Data from: Rearing a virulent common cuckoo is not extra costly for its only cavity-nesting host
Samaš, Peter et al. (2018), Data from: Rearing a virulent common cuckoo is not extra costly for its only cavity-nesting host, Dryad, Dataset, https://doi.org/10.5061/dryad.665117s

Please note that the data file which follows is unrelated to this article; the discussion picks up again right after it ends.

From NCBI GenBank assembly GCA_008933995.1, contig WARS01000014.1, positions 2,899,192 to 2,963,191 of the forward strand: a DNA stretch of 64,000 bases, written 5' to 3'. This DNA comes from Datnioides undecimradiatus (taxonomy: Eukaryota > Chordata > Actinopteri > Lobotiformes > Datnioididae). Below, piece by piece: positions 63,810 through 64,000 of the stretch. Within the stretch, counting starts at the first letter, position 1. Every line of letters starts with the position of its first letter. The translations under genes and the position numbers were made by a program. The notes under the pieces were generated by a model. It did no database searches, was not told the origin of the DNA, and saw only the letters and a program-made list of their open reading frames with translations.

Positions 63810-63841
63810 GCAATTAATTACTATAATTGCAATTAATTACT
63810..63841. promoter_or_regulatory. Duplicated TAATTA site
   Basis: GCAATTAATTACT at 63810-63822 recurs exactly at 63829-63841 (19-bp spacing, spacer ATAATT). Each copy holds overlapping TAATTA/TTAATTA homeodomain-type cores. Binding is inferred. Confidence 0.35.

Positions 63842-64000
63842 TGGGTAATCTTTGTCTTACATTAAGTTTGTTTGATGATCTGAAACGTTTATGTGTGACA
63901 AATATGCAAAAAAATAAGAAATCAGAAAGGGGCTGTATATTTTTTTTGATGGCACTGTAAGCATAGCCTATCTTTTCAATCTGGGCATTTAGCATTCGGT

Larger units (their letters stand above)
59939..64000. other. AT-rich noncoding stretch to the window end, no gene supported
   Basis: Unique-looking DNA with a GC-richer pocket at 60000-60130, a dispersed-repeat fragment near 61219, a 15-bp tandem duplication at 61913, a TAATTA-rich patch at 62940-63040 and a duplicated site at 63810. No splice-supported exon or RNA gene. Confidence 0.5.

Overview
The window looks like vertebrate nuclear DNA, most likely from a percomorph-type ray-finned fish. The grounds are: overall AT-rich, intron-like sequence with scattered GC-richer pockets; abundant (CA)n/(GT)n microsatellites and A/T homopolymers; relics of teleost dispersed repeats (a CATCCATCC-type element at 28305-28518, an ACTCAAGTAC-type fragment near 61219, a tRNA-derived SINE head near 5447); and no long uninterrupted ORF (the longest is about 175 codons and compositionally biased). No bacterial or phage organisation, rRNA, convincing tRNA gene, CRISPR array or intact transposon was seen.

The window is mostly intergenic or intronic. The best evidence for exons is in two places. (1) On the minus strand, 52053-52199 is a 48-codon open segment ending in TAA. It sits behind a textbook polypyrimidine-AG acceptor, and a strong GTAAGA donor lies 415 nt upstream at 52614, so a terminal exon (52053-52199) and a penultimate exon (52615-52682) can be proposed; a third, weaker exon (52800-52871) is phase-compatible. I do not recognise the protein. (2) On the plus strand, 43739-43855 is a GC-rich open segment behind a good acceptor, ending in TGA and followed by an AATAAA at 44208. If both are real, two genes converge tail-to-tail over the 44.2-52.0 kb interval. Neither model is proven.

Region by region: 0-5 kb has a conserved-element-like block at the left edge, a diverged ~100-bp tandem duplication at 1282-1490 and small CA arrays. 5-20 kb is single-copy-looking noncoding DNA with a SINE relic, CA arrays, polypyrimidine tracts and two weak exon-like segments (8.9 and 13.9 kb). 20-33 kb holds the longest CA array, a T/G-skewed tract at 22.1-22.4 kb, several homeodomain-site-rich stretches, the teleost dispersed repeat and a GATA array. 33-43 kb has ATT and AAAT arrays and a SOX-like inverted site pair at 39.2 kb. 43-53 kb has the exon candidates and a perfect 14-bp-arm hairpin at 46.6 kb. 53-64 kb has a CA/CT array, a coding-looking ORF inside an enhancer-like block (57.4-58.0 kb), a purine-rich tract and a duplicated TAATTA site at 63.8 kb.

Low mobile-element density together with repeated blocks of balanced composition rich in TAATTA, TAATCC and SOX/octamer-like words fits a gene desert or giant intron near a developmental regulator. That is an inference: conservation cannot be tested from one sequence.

Virulent brood parasites refrain from arduous parental care, often kill host progeny and inflict rearing costs upon their hosts. Quantifying the magnitude of such costs across the whole period of care (from incubation through to parasite fledgling independence) is essential for understanding the selection pressures on hosts to evolve antiparasitic defences. Despite the central importance of such costs for our understanding of co-evolutionary dynamics, they have not yet been comprehensively quantified in any host of any avian brood parasite. We quantified parasite rearing costs in common redstarts Phoenicurus phoenicurus raising either parasitic common cuckoo Cuculus canorus or their own chicks throughout the complete breeding cycle and used multiple cost parameters for each breeding stage: incubation, brooding and feeding effort; length of parental/host care; parent/host body condition and the heterophil/lymphocyte ratio (stress level indicator). Surprisingly and contrary to traditional assumptions, rearing the parasite per se was not associated with overall higher physiological or physical costs to hosts above the natural levels imposed by efforts to rear their own progeny. The low parasite-rearing costs imposed on hosts may in part explain the low levels of known host counter-defences in this unusually frequently parasitised cuckoo host.